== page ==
After 147 years the History of the Heresy of Saint Alphonsus is published: the contents of the work and the review of the volume by Fr. Vincenzo La Mendola CSsR
SANT’ALFONSO MARIA DE LIGUORI, History of the Heresies with their refutations, edited by Alessio Celletti, Phronesis Editor, Palermo 2022, pp. 533, € 37.00.
It is positively surprising to notice in the window of a Catholic bookshop in Rome a work of St. Alphonsus, no longer reprinted since 1875: the History of the Heresies, a topic that is always current and investigated from various perspectives in Catholic historiography, up to the present day.
The Alphonsian work belongs to that genre, little known and to date less studied, which includes a rich section of the book production of the Founder of the Redemptorists: the theological-apologetic works. In this regard, the historian Francesco Chiovaro underlines: “the last quarter of the nineteenth century marks the end of the publishing success of this type of Alphonsian literature” (Synchronicity and diachrony in the tradition in S. Alfonso Maria de Liguori, in Proceedings of the International Conference for the Bicentenary of the saint’s death, Florence 1990, 139-160, pp. 147-148), which instead had a great resonance between the end of the eighteenth and beyond the first half of the nineteenth century, mainly in Italy.
That of 1875 is in fact the twenty-first edition, published by Marietti of Turin, which, on several occasions, had republished, in the course of the nineteenth century, all together (Opera omnia) and/or individually the works of the Holy Doctor. The edition referred to close the circle of the publication of his dogmatic-erudite works, as they are indicated according to a different classification. No publication of the work, to our knowledge, appears in the long twentieth century. It was 147 years before the triumph of the Church or History of the Heresies with their refutations – this is the original title – could have a contemporary edition.
Alphonsus drew up his History while he was in full maturity, as bishop of Sant’Agata de ‘Goti, completing it over a three-year period (1769-1771), as can be seen from his correspondence, to which we will refer to understand the genesis and the underlying motivations.
The first edition came out in Naples in 1772, from the printing house of Gianfrancesco Paci. To the author, as he himself reported in some of his letters, it had literally cost “blood”, “more years of toil” and “great regrets” (St. Alphonsus to Pietro Paolo Blasucci, 14 May 1772 and Giambattista Remondini, 15 June 1772). Loaded with ailments and at 77 years old, it had undergone a considerable effort: not only for the consultation of “so many books that I had to read to do this work of mine” (St. Alphonsus to Giambattista Remondini,12, July 1772), but due to the severe censorship to which it was subjected by the pro-Jansenist Giuseppe Simioli (1712-1779), theologian and Neapolitan canon: who “took away many things, but finally gave me the approval” (St. Alphonsus to Pietro Paolo Blasucci, 14 May 1772), and for the additions and corrections that he was forced to make to the text, in its second edition (in three volumes), made in 1773 in Bassano del Grappa.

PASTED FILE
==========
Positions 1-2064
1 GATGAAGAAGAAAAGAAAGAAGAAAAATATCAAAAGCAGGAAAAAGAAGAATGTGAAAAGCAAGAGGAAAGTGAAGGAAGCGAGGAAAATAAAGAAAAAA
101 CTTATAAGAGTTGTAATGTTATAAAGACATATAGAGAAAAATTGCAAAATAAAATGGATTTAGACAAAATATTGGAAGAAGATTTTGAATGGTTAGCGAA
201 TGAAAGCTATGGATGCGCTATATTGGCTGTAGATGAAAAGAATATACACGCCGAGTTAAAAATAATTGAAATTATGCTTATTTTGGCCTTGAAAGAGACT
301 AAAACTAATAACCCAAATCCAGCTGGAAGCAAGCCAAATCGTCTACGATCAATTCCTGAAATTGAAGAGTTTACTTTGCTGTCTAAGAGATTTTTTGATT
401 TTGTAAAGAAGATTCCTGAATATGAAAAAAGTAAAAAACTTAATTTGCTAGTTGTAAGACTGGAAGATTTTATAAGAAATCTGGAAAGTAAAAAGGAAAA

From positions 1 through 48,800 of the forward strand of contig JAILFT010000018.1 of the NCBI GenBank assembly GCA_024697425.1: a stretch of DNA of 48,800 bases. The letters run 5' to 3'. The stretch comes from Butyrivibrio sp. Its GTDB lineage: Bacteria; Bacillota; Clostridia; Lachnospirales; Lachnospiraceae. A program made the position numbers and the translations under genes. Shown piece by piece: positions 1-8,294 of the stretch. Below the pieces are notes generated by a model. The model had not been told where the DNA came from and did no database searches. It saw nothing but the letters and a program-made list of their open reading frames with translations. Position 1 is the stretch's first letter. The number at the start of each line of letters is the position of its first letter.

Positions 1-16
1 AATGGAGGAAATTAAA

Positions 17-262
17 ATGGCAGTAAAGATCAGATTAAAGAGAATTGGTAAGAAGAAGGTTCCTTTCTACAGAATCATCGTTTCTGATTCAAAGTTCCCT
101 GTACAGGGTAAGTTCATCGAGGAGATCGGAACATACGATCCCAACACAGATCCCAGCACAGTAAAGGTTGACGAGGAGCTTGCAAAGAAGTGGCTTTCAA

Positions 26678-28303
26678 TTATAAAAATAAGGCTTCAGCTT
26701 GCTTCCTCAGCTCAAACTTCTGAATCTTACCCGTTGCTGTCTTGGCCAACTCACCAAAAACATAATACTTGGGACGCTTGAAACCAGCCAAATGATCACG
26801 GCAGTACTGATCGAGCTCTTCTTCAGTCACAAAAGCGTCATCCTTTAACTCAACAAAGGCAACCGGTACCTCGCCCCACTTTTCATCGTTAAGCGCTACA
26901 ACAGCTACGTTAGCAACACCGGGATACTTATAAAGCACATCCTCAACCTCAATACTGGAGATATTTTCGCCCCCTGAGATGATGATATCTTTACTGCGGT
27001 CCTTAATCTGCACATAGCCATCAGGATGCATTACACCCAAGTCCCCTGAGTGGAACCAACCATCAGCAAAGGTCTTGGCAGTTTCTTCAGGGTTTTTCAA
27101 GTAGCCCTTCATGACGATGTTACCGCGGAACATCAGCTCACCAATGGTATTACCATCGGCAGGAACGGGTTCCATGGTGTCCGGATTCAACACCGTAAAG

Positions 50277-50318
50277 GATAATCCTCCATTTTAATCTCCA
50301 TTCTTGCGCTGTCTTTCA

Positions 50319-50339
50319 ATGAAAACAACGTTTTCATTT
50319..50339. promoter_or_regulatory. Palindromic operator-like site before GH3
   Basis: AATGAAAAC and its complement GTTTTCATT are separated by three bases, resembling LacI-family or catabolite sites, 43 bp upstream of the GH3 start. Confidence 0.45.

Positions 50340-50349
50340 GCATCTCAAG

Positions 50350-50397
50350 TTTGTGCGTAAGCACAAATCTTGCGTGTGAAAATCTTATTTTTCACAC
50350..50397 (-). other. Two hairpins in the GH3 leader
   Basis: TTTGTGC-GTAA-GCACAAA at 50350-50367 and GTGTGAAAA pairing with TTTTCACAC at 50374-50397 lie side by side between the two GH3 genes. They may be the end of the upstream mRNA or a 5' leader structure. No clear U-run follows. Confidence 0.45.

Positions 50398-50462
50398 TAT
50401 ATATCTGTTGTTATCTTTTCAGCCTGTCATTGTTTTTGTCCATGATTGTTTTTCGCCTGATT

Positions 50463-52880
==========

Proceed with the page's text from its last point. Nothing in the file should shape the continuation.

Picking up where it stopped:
He forced to a subsequent and demanding work of re-examination and filing of the text, from the height of his experience, affirmed with serene awareness “that the writer must escape clear and certain criticisms, because it is then impossible to escape all criticism and all the misunderstandings that can come to everyone’s head “(St. Alphonsus to a priest friend of his, August 1772). To facilitate its publication in the Kingdom, Alphonsus had devised a clever coup of hand: to dedicate the work to Bernardo Tanucci, Knight of the Royal Order of San Gennaro and first Secretary of State. With shrewd intuition he “boldly threw his work into the arms of the patron saint of censors, congratulating him above all for having fought bad books!” century of enlightenment, Città Nuova, Rome 1982, pp. 717-718).
The intent was not to rewrite the history of all heresies in an analytical form, but, “to show that the Roman Catholic Church is the only true one among all other churches” (p. 1) and to create “a ‘singular and desired work by all, not done by others before me “, as Alphonsus himself specified to his publisher, to whom, moreover, while still in the full phase of elaboration, he communicated the criteria adopted for the research and drafting of the text: “I will write in my concise style all the most memorable facts, taking them from the latest authors who wrote about them” (St. Alphonsus to Giambattista Remondini, January 19 and April 8, 1870).
With the foresight that was his own, Monsignor De Liguori had conceived it as “a summarized history” of all heresies (Letter of St. Alphonsus to Giambattista Remondini, 12, July 1772), “very useful not only for the clergy but for every class of people, especially speaking for history; while in this work of mine there is a short summary of what many ancient and modern authors say in many volumes. Here there is everything in brief, but not so short, as some little books do: here is in brief all the substance of the most famous facts; and this was my significant effort “(St. Alphonsus to Giambattista Remondini,15 June 1772). The idea of conceiving such a specific apologetic work “for every class of people” was bold and absolutely modern, allowing the average reader of his time to enter a cultural sphere that until then had remained exclusively the prerogative of erudite clergymen and of a small class of intellectuals. Not secondary but consistent with its principles, in matters of books and recipients, the choice to write it entirely in the vernacular was revealed at the same time.